Around 200 stakeholders from different ministries, R&D labs, academia, and the automobile industry brainstormed during a session organised by the Department of Science & Technology (DST) to discuss the road map for electric vehicle technologies in India. The key points of the discussion were the need to focus on acquiring capability in EV subsystems like the battery, motor, and power electronics and ways to overcome battery safety challenges, the need to develop battery-swapping technologies, and EV charging infrastructure.
The session was aimed at deliberating on the needs of the country to meet the government’s target of reaching 30 percent of the e-vehicle population by 2030.
All about EV batteries, charging infra
Several instances of batteries of 2-wheeler EVs catching fire have raised safety concerns. Dr K Balasubramanian, Director of Non Ferrous Materials Technology Development Centre (NFTDC) emphasised the need to develop appropriate battery systems like a solid-state battery that can withstand the high ambient temperature in tropical regions.
The various subsystems involved in the EV battery were also analysed and the importance of assembly and manufacturing processes involved in ensuring the safety of battery systems to avoid fire safety hazards was discussed. Dr Tata Narasingha Rao, Director, International Advanced Research Centre for Powder Metallurgy & New Materials (ARCI), explained the need for immediate action for ensuring high-quality and safe battery packs for EVs in India.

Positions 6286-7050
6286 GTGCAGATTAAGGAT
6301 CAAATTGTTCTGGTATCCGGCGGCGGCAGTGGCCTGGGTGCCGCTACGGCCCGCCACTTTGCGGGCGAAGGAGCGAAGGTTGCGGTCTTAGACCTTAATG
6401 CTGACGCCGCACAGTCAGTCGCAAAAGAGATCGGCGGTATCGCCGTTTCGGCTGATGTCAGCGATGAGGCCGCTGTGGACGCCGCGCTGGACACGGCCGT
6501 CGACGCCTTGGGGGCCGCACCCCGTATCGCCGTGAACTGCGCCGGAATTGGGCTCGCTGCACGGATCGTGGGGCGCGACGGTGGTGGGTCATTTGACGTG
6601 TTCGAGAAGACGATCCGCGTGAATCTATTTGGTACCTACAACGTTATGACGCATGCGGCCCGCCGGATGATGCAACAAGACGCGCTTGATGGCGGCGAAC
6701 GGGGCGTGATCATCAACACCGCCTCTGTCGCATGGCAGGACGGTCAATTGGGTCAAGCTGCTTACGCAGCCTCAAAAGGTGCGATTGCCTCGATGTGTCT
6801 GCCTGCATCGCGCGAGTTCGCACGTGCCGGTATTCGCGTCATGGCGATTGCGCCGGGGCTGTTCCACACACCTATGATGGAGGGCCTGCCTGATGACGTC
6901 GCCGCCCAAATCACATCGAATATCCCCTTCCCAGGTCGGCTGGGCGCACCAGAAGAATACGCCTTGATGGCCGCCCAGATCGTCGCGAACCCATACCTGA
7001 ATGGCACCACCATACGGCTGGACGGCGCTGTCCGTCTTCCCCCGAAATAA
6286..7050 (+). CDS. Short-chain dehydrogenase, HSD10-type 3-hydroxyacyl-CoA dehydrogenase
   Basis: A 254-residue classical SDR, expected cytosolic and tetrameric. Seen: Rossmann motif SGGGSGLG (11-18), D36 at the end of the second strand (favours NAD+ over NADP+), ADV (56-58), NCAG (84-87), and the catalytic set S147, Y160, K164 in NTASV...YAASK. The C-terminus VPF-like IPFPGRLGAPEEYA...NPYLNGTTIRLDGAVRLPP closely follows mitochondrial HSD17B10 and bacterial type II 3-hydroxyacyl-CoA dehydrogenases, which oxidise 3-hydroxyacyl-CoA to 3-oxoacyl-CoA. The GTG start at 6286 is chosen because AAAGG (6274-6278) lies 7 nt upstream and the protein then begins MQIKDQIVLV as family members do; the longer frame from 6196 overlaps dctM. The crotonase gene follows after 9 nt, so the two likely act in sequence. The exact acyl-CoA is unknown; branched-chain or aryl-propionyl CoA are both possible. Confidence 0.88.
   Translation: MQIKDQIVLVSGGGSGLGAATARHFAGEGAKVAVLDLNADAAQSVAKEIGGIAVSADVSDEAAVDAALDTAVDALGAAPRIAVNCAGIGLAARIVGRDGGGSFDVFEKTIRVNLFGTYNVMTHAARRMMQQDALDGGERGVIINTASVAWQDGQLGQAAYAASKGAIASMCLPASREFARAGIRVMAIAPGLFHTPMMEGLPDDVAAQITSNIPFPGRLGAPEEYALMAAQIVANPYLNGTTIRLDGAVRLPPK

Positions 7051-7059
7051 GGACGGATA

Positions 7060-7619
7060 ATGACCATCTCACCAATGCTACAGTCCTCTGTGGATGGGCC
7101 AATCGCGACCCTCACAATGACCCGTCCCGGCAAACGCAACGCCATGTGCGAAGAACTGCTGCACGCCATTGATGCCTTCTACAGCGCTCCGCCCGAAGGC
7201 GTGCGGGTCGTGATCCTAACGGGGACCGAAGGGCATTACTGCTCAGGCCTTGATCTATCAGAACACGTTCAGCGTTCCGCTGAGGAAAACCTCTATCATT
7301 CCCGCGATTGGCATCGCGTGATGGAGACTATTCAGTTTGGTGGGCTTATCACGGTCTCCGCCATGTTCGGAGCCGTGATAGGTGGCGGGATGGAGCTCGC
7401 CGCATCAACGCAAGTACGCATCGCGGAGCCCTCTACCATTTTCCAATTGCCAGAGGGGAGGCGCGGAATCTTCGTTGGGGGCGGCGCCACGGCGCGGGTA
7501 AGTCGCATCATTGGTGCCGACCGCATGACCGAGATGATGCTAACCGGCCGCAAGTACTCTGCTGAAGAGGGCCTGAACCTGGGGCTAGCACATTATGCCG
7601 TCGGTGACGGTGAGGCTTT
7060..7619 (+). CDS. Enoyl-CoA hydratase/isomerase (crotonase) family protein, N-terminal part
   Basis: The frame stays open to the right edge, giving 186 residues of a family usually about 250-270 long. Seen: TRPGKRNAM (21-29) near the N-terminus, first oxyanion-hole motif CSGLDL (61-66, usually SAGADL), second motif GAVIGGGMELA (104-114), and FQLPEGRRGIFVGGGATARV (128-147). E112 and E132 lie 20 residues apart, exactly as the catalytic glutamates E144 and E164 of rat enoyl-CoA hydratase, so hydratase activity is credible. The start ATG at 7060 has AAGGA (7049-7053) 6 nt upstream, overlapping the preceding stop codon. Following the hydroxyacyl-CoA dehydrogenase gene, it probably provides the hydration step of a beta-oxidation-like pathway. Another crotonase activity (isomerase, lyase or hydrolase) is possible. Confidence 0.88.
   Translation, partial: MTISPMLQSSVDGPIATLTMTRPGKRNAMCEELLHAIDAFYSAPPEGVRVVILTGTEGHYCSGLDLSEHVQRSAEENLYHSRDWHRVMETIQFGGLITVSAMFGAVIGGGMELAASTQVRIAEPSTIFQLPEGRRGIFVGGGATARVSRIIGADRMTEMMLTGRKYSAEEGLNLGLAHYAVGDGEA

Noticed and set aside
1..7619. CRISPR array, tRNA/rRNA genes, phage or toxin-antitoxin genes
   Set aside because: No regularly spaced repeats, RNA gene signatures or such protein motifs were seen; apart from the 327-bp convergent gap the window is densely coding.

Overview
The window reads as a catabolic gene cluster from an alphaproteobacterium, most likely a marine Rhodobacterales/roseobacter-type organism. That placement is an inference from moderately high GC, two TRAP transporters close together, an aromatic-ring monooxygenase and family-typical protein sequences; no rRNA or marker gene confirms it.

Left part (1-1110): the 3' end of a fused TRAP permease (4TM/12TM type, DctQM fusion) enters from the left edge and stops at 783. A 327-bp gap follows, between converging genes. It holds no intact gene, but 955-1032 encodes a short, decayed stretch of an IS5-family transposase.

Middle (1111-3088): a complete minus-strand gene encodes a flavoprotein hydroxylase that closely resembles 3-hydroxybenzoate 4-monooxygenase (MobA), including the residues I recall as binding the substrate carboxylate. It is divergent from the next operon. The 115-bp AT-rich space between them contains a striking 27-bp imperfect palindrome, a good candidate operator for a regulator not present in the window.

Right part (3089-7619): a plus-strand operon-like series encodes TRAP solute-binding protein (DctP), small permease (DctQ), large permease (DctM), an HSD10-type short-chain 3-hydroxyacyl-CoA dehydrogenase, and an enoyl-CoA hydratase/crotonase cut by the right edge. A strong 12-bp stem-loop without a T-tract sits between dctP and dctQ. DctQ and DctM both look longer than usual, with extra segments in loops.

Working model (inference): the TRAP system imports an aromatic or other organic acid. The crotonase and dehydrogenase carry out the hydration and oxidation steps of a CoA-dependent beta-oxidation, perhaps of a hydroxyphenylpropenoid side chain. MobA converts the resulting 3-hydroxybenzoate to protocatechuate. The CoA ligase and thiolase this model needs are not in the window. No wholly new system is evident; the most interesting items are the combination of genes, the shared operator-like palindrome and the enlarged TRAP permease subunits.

A comprehensive road map for technology development in India for the various electric vehicle components starting from basic research to applied research, application, engineering, and industrialisation, was presented by Prof Karthick Athmanathan of IIT Madras. He emphasised that there is an opportunity to work at all levels and gain technological capabilities, considering the diversity of electric vehicle platforms and models that will be in India.
Speaking on the greater goal of reaching carbon neutrality by 2070, Dr Akhilesh Gupta, Senior Advisor, Department of Science and Technology (DST), said, “It would need de-carbonisation of the economy in several sectors. Transportation is one of them, where the transition to electric vehicles and green hydrogen will be of critical importance.”
The DST has helped develop the full set of Indian standards required for EV charging infrastructure and contributed to the draft standards for battery as a service (also known as battery swapping) for light EVs like scooters and autorickshaws in India.
What is the future of EVs in India?
Over the last decade, several policies, schemes, and initiatives for promoting and adopting electric mobility solutions in India have been launched by the government.
The PLI scheme has encouraged an increase in the manufacturing of affordable, reliable, and efficient EVs. Also, to promote consumer adoption by meeting price and performance expectations, through industry-government collaborations, providing subsidies to manufacturers, and improving the charging infrastructure, the FAME II scheme has been extended till 2024.
EV manufacturers have reported an increase in production and demand. The state governments are also taking steps to improve the charging infrastructure and provide subsidies to the public.
The EV ecosystem in India seems to have gained momentum and is ready to be a contender in the global EV race.